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Achilles cannot have been pre-pubescent because on the way to Troy he begets a son, Neoptolemos (who does lots of butchery in the sack of Troy, as far as I recall). Of course, epics are hardly consistent as far as ages go (Penelope has a 20 year old son but is never understood as around 40, o.k. maybe she is 36, but nevertheless the fervor of the suitors lusting for her seems to indicate that age does not play a role here.)

I do not recall if there is a special word for war companions. But otherwise friendship is philia and love eros. eromenos (beloved, usually the younger) would be diffferent from philos.
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Robert Graves mentions the age of 15, citing Homer himself [The Greek Myths, Graves, 160.l], but I haven't been able to track down the exact passage—the version of the Iliad Graves was working from may have had different numbering or may have had passages that are now considered apocryphal. However, he does lead to some useful passages. In one, Phoenix says:

It was to thee that the old horseman Peleus sent me on the day when he sent thee to Agamemnon, forth from Phthia, [440] a mere child, knowing naught as yet of evil war...

Iliad, Murray, ix.438-440

What is interesting about that passage, when you go to Greek, is that Homer uses the term νήπιον ("nhay-pee-on") which not only means child, but in some cases, specifically a pre-pubescent child. (The LSJ entry from the word link makes direct reference to this passage in the Iliad.)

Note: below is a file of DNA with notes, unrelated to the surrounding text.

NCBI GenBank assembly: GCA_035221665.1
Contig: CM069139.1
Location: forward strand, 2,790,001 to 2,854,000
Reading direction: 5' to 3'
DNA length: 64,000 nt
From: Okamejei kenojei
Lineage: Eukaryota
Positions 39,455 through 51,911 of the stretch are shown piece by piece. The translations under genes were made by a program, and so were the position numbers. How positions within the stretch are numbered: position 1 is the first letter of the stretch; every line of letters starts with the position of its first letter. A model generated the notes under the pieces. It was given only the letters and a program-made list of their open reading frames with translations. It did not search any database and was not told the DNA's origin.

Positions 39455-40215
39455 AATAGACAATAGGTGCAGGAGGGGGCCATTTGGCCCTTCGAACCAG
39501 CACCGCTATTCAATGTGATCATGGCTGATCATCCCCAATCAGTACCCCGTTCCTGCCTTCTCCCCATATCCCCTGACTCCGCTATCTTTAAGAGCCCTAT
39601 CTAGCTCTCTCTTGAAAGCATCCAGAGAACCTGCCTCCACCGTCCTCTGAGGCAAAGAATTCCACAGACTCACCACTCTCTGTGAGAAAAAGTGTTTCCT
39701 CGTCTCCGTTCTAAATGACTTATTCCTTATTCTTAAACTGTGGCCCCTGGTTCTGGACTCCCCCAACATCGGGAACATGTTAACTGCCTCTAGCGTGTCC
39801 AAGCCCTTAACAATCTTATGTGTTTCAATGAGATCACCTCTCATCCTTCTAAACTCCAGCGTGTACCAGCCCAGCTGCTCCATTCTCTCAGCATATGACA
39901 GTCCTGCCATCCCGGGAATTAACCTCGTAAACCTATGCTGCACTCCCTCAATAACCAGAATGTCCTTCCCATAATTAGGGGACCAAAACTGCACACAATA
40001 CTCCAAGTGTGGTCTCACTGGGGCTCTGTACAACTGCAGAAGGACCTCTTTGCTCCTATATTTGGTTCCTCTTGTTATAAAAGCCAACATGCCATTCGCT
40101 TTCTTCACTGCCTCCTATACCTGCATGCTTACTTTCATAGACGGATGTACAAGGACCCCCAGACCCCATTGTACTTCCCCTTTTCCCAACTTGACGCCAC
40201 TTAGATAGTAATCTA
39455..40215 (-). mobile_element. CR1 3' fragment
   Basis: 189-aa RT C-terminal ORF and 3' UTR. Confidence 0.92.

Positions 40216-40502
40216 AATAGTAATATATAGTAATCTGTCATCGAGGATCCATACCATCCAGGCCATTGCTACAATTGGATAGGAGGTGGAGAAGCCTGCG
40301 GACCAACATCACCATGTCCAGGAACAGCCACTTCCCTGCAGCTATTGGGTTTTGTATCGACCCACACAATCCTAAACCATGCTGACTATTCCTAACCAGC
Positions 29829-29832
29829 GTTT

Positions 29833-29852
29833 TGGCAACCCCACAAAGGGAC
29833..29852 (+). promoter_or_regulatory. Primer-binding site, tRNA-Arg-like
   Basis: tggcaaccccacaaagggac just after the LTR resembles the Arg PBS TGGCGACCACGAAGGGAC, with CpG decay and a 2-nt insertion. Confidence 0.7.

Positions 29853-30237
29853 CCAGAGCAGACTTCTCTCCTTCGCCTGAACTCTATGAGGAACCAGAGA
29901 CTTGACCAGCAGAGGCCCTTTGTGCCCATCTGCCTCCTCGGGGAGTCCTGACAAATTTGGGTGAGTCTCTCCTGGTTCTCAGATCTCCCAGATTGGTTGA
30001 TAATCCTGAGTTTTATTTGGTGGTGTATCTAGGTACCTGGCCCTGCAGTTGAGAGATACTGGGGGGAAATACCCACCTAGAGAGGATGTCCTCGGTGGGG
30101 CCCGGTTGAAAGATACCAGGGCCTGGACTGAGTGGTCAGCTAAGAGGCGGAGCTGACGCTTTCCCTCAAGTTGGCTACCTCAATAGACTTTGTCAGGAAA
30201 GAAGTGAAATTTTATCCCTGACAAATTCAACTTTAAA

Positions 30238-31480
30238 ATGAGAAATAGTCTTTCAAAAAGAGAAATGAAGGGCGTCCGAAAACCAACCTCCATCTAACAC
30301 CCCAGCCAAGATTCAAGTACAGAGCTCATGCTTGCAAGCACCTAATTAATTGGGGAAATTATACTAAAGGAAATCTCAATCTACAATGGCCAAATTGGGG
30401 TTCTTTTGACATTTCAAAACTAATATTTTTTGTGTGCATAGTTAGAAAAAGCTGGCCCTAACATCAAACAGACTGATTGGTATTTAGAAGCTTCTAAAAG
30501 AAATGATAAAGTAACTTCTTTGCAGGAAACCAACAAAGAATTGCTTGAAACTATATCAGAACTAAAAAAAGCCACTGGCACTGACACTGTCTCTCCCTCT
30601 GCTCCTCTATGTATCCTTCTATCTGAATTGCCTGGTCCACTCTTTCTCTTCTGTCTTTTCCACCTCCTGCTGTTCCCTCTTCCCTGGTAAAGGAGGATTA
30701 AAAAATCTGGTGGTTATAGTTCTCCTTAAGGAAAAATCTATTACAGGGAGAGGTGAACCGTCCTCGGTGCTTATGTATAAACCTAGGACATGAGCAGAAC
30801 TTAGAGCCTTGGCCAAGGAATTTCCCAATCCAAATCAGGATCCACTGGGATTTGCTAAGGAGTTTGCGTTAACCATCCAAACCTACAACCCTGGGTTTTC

https://mythology.stackexchange.com/questions/1995/how-old-were-paris-and-achilles-at-the-time-of-the-trojan-war

Achilles reaching puberty and begetting a son on the voyage seems plausible, for Ancient Greek mythology at least.




Patroclus and the beardless Achilles tending to his wound.
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Ordered:

Lodewijk Mortelmans: Homerische Symphonie

Cecil Armstrong Gibbs: Symphonie "Odysseus"

Gabriel Faure: Penelope

Arthur Bliss: Morning Heroes (Eine Symphonie für Sprecher, Chor, Orchester)

Michael Tippett: King Priam  (Medium: Blu-ray Disc)

Malcolm Arnold: The Return of Odysseus op.119 für Chor & Orchester

I bought the Armstrong Gibbs 'Odysseus' Symphony - possibly as part of a Dutton promotion - and now can't remember a single thing about it, good or bad. It doesn't seem to have made much of an impression. I will be interested to know what you make of it.
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In some ways, my favorite from Tuesday's concert:

<a href="http://www.youtube.com/v/2tKeyWRP5h8" target="_blank" class="new_win">http://www.youtube.com/v/2tKeyWRP5h8</a>
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There's only one thing worse than having your work disliked by people, at least to be disliked is to provoke some reaction, but when your work is not even worth a comment, either good or bad, then I think it's time to stop posting it.